U.S. Marines today extended their presence in the Lebanese capital to the Christian eastern sector, sending their first patrol into one of the most devastated areas along the old "Green Line" that for seven years divided this war-battered city into sectarian parts.
The new Marine mission, carried out in conjunction with the Lebanese Army and French and Italian troops, began without mishap after a one-day delay due to a minor disagreement among the three Western members of the multinational peace-keeping force over how the patrols were to be conducted.
First Lt. Christopher O'Connor, who led one section of the 14-man patrol, said later it had gone "exactly as planned." He reported after touring the eastern sector that the Lebanese had responded "very positively" with smiles, waves and shouts of "hello."
At one point, he said, a civilian had yelled to him, "Give my regards to President Reagan."
Reporters following the convoy of four jeeps with the American flag flying from radio antennas saw many Lebanese, particularly children, stopping to greet the Marines but noted no great outpouring of emotions either for or against the U.S. presence.
With French and Italian patrols a common sight throughout most of the capital, the appearance of the new American patrols was hardly a novelty for most Lebanese, who have endured foreign troops on their soil for many years.
Even with the new daily duty of patrolling the eastern sector, the number of Marines exposed to risk will be limited. Each patrol consists of 12 Marines accompanied by one Lebanese Army liaison officer and an American interpreter and lasts for only three hours.
The Marines carry M16 rifles and 45-caliber pistols while two of the jeeps are mounted with 60-mm machine guns. But the guns are not loaded, although the soldiers carry clips of ammunition with them.
The Marines are under instructions to avoid all confrontations with either the Christian Lebanese Forces militia, which has long controlled the eastern sector and is still present there in small numbers, or any Israeli troops they may see while on patrol.
O'Connor, from Metuchen, N.J., said their orders were simply to report any sightings of armed militiamen or Israeli soldiers to Marine headquarters. If fired on by anyone, he said, the Marines are to "immediately break contact" and ask for assistance from the Lebanese Army.
"No member of our patrol today saw either Phalangist or Israeli troops," he said. "At no time did we observe anything that could be construed as life-threatening or out of the ordinary."
The Christian militiamen are known locally as "Phalangists" after the political party to which most of them belong.
The Marine patrol today went along a 4 1/2-half-mile route through Ain Remmaneh and Furn ash Shabback, two mixed Moslem and Christian suburbs on the southeastern edge of the capital where the 1975-76 civil war erupted and fighting was the most fierce.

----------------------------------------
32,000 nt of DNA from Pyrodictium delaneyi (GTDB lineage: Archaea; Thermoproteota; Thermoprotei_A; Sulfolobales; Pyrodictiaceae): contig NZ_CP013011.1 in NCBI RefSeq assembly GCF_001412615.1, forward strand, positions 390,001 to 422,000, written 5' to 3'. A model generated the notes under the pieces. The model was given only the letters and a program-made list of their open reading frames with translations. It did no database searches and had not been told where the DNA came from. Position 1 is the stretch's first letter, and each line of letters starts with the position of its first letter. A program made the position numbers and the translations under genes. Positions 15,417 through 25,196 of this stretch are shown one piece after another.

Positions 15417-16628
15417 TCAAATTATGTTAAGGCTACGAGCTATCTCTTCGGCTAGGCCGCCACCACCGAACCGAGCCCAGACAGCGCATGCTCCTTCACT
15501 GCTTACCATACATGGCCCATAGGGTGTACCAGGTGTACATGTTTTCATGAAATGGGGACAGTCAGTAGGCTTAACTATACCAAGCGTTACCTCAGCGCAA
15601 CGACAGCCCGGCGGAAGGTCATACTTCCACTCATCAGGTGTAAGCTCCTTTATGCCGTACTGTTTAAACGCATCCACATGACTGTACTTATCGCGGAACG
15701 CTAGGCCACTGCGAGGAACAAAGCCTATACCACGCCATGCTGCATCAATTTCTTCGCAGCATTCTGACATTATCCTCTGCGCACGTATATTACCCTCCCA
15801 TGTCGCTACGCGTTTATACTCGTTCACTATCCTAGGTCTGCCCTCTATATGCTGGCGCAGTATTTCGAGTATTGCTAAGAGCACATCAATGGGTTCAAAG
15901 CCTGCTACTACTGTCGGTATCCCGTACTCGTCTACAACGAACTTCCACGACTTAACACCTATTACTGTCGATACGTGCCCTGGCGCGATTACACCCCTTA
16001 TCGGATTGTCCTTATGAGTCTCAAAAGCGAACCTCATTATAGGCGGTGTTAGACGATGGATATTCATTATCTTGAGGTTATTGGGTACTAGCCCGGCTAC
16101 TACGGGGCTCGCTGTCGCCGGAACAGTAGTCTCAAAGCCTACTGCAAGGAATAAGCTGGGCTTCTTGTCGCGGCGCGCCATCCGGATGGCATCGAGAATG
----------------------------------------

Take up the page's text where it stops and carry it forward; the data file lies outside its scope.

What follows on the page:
The American, French and Italians have finally agreed on a system of rotating their patrols in three-hour shifts along three different itineraries, which are being kept secret, along with the exact schedules, for security reasons.
French and Italian patrols began Wednesday but the American ones were delayed a day reportedy because orders did not come on time from Washington.
The main purpose of the patrols, according to Marine spokesman Capt. Dale Dye, is "to extend the MNF multinational force presence while the Lebanese armed forces and government go to work on establishing control over the whole Beirut area."
President Amin Gemayel had come under growing pressure from Moslem leaders in West Beirut, where the Army established control last month, to demonstrate government impartiality and move the Army into the Christian sector as well. His present effort to get parliament to approve a new 10-member Cabinet and his request for sweeping emergency powers to rule by decree for the next eight months made this all the more imperative.
As it is, the Lebanese Army has had to agree to forego a house-by-house search of homes and shops in the Christian sector and to allow the Lebanese Forces militia to remain intact there, albeit in its barracks and without arms on the streets.
Special U.S. envoy Morris Draper met with Syrian Foreign Minister Abdel Halim Khaddam in Damascus Thursday during a brief visit to the Syrian capital, Reuter reported. The talks centered on the withdrawal of foreign troops from Lebanon. Draper was reported by Agence France-Presse to have returned to Lebanon later in the day and met with Foreign Minister Elie Salem.